The WriteByte() member function writes the data byte to the communication port. The parameter to be passed to this function is the byte to be transmitted. You can call this function repeatedly in a loop with your data to be written placed in an array. Each time you send characters, increment the index of the array and call WriteByte() till all data bytes are transmitted.

If the function succeeds the return value is true otherwise false.

BOOL CSerialComm::ReadByte(BYTE& by)
{
 BYTE byResByte;
 by=0;

 DWORD dwBytesTxD=0;

 if (ReadFile (m_hComm, &byResByte, 1, &dwBytesTxD, 0))
 {
   if (dwBytesTxD == 1)
   {
     by=byResByte;
     return TRUE;
  }
 }
 return FALSE;
}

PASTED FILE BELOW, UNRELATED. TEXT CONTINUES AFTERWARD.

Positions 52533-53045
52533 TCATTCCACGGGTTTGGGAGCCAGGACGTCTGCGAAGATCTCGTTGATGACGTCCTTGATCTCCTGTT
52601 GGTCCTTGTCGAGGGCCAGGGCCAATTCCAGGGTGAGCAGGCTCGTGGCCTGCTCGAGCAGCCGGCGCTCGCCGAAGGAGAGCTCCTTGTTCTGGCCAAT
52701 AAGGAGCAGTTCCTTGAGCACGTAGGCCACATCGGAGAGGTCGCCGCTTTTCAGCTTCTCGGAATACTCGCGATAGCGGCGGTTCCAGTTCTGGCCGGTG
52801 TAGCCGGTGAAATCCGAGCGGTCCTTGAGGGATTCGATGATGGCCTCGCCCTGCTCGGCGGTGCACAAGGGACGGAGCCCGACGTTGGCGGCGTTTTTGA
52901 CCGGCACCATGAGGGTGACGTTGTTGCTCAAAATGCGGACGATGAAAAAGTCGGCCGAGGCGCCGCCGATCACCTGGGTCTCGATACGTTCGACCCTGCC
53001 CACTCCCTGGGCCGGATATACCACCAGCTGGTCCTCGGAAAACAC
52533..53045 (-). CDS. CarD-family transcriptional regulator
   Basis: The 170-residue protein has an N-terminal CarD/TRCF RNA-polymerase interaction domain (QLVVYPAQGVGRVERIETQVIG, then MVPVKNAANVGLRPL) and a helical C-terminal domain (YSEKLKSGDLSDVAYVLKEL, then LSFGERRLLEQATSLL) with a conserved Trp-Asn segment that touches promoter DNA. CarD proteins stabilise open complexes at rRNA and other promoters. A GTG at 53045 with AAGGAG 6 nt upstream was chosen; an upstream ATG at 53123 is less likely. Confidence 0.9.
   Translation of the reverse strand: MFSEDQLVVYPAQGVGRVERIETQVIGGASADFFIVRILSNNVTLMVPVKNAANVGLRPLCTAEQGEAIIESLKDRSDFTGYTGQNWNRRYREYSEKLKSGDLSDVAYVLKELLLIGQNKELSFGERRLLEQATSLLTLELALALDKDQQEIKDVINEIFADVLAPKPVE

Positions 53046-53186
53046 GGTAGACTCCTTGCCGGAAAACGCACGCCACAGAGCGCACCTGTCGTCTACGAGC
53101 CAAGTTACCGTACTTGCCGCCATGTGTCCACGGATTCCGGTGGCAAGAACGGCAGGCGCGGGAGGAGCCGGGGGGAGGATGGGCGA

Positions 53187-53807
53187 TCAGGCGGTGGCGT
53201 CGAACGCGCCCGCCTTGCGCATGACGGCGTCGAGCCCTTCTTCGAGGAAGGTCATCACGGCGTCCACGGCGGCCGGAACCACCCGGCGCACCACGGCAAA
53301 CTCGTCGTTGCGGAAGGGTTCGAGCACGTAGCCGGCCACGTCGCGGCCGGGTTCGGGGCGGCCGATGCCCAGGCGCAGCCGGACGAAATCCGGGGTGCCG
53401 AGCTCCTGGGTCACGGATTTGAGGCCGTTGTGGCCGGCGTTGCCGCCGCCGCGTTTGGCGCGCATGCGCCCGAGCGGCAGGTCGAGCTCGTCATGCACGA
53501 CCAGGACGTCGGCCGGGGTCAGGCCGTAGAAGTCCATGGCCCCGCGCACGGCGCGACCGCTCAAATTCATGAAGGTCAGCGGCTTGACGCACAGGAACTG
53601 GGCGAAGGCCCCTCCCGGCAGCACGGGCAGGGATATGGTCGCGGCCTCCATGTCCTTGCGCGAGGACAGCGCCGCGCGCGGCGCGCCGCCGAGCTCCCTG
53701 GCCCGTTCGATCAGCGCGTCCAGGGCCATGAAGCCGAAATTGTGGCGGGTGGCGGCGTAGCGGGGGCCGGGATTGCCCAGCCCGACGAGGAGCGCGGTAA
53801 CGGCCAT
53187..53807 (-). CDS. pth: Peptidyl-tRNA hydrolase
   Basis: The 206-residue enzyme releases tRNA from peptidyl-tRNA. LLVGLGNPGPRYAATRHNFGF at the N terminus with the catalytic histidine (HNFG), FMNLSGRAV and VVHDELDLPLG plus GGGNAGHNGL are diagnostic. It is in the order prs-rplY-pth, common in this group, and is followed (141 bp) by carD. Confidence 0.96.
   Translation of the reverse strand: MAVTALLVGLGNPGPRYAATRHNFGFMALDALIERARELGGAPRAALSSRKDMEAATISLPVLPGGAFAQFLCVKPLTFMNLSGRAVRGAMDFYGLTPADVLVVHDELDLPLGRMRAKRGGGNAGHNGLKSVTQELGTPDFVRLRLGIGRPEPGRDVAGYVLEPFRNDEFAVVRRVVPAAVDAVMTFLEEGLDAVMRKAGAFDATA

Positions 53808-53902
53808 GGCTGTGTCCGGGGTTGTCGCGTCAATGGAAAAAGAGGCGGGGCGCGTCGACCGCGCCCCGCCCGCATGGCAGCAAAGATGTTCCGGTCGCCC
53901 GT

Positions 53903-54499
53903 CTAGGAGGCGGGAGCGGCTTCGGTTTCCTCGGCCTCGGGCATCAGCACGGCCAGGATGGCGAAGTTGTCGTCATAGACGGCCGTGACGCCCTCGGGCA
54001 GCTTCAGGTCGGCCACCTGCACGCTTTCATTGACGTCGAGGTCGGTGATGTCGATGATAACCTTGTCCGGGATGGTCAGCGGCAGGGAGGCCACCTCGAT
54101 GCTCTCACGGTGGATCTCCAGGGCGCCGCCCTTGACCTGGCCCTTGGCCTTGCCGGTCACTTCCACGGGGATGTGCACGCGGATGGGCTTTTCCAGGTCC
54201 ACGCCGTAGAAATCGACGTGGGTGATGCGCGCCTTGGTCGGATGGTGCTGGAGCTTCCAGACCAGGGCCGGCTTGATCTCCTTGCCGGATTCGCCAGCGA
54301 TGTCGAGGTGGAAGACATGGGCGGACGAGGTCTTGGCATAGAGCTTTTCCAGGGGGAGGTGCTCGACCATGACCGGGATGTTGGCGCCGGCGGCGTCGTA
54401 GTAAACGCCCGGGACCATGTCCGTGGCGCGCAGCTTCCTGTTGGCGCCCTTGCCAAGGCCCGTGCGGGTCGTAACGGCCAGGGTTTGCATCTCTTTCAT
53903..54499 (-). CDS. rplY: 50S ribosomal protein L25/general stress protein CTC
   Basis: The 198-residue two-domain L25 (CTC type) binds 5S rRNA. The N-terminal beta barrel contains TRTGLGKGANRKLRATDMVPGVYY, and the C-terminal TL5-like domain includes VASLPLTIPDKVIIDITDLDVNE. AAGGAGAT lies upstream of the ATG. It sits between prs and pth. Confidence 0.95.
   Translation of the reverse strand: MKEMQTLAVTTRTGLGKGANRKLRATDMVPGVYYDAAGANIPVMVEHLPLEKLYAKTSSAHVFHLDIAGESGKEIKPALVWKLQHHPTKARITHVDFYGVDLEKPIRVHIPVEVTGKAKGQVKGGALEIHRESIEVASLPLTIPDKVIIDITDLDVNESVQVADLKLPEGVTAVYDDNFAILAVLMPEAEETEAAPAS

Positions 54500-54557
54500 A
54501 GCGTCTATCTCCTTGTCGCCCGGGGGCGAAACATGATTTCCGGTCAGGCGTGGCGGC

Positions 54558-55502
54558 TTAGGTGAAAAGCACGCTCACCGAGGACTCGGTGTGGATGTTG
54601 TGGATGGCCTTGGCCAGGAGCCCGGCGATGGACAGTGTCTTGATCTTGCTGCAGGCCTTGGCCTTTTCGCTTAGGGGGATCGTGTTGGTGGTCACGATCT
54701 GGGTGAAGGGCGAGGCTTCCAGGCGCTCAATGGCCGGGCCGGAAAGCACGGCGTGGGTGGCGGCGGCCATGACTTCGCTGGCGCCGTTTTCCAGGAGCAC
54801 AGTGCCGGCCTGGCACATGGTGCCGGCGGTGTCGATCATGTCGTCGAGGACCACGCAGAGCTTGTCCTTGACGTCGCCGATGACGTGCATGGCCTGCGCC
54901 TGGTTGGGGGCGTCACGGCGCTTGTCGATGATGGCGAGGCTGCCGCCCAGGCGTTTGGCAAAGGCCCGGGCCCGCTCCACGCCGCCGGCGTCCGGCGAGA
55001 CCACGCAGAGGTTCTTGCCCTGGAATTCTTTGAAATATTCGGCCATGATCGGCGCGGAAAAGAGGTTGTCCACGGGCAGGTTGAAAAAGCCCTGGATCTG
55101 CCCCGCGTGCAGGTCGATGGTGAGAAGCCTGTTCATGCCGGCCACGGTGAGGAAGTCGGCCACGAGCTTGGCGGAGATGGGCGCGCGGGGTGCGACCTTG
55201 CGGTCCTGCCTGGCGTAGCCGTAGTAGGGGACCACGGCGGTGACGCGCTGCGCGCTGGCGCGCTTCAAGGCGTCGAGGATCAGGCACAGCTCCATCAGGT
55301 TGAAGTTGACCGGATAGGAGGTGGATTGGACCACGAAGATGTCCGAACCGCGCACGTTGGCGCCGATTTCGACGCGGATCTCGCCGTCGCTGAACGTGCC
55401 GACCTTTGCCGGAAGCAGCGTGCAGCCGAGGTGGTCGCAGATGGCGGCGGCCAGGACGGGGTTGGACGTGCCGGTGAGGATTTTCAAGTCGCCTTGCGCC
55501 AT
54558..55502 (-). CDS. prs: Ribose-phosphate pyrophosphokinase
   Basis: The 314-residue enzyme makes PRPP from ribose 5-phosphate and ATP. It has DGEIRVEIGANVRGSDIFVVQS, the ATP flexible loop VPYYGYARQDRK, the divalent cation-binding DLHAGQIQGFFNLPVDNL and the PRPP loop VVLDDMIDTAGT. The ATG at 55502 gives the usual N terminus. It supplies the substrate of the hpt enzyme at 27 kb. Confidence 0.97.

The ReadByte() member function reads data bytes from the communication port. The parameter to be passed to this function is the address of the variable in which the received data byte is to be stored. You can call this function repeatedly in a loop with your received data moved to an array. Each time you receive characters, increment the index of the array and call ReadByte() till all data bytes are received. If you know exactly the no. of response bytes from the external device you can call the ReadByte() function in a loop till all characters are received or a time out occurs. Sometimes you may not be able to predict the no. of response bytes from the external device. In that case call ReadByte file repeatedly till you get a time out and if the character received previously is a character representing end of transmission in your protocol format, the communication process is successfully completed. For example, for a device following 3964 the end of transmission is ‘ETX’ character. So use the ReadByte() function properly in accordance with the protocol supported by your external device.